I can 100% relate!!! I’m in the midst of looking at places and have become really really depressed. The only places (houses, not condos) that we are afford are about 50 year old + and then we’d have to add renovation costs… though I think the feeling of having your OWN place that you own, that you can call ‘home’ will be amazing.
    Good luck on the house hunting and fixing up!
    .-= youngandthrifty´s last blog ..youngandthrifty Net Worth Update: March 2010 =-.

    • @Young and Thrifty – You must live in California! Most of the homes in my area were built in the early 50’s or 60’s, so they are pretty much all fixer-uppers. It can be quite depressing! Hopefully these ideas give you hope 🙂

  4. We were in the same price range, honestly. The difficulty came as we were also disappointed in the fixer-uppers available to us at those prices. We wound up paying more than we intended, but we have some land. For us, this is a “forever home.” We didn’t want a place that needed another loan to make it “ours.” So mostly what we’re doing is fairly cosmetic, and we’re doing it at a pace determined by our budget.
    .-= RainyDaySaver´s last blog ..Saturday Link Love: Spring Is in the Air Edition =-.

    • @RainyDaySaver – At least cosmetic fixes are immediately appreciated! And our price range may have to be bumped up a bit as well. But I’m thinking that if we have to bump our price up, maybe building a home may be the way to go. At least we could end up with what we want, and not a forever fixer!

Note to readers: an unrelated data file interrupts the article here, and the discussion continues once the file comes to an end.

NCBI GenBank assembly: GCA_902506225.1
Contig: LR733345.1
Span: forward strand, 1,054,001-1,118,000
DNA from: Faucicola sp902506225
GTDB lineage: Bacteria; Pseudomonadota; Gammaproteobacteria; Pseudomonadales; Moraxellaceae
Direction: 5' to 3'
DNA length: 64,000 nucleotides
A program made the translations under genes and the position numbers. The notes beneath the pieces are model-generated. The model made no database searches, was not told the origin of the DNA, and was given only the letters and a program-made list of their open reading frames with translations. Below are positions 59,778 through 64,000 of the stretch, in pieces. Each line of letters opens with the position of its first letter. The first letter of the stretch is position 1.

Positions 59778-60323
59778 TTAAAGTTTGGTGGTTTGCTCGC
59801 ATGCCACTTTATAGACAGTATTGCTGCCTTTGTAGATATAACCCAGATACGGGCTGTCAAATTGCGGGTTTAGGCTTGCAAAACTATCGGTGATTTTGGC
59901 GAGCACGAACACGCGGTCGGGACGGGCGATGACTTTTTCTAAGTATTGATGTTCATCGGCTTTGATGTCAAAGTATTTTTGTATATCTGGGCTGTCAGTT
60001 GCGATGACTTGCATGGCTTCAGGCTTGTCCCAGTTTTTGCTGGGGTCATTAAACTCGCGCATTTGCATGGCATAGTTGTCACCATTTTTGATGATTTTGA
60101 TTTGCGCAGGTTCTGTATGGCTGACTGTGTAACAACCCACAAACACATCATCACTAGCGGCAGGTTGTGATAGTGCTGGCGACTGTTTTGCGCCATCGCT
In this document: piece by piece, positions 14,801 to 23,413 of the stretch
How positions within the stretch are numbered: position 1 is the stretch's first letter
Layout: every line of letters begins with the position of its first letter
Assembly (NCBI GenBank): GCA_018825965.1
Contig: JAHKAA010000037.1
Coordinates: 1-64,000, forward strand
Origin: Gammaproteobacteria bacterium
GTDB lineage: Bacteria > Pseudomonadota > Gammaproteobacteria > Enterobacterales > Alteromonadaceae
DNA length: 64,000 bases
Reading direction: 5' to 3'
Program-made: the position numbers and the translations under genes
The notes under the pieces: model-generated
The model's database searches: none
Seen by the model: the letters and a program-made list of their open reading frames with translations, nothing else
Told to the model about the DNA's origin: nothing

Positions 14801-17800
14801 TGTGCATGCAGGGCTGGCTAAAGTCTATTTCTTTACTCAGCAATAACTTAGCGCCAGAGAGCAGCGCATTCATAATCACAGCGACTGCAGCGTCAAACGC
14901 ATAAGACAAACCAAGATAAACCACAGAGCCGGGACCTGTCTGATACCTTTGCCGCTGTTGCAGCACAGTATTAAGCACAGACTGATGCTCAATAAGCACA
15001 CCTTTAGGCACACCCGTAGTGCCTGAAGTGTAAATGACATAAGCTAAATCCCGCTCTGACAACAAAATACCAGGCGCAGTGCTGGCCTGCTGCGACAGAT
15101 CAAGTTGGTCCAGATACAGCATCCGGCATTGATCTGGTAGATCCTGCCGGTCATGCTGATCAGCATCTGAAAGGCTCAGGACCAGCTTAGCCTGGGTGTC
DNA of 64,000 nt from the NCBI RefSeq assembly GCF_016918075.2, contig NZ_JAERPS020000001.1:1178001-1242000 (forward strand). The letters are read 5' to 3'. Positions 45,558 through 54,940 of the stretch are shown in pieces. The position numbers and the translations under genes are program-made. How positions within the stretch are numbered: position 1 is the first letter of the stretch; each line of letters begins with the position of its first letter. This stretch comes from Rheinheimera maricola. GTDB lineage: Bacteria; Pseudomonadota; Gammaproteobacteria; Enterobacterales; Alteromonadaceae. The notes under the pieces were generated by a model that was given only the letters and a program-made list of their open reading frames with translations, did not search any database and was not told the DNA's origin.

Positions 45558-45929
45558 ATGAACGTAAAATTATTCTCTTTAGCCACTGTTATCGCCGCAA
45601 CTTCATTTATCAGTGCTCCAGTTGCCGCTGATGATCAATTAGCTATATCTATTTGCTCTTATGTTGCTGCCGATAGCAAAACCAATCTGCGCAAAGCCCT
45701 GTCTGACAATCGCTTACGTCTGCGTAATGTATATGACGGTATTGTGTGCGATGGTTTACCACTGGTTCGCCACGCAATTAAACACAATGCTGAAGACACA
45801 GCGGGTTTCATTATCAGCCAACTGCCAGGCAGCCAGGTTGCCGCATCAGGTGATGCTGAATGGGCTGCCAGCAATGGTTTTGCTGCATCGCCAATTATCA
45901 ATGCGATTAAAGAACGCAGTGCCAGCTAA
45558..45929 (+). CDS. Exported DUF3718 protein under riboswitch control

5. Stay at Home Mom CFO Reply

    We bought our very own “money pit” as our first house, it still had the old oil lamps on some walls(no electricity!!), holes in the 110 year old floors, leaks, a claw-footed bathtub with only 3 claws… It was so awesome when it was finally done but OMG, like others have pointed out, it does never end. It it was only truly “finally done” because we sold it – otherwise we would have never stopped “working on it”. That being said, once the kids are a little older, I’d do it again in a second.

  6. @Stay at Home Mom CFO
    That’s amazing that the home still had the old oil lamps. I can see that with a home this old, a lot of work would need to be done. But it sounds like you enjoyed the end result since you’re willing to do it again!

  7. @Mr Credit Card
    I’m guessing that myself. My neighbor that tore down his house, is living in his tent (still), and is continuing to finish his new house, probably didn’t think he’d be living in his tent for almost a year! What dedication. I’m not so sure I could do that 🙂

Write A Comment

This site uses Akismet to reduce spam. Learn how your comment data is processed.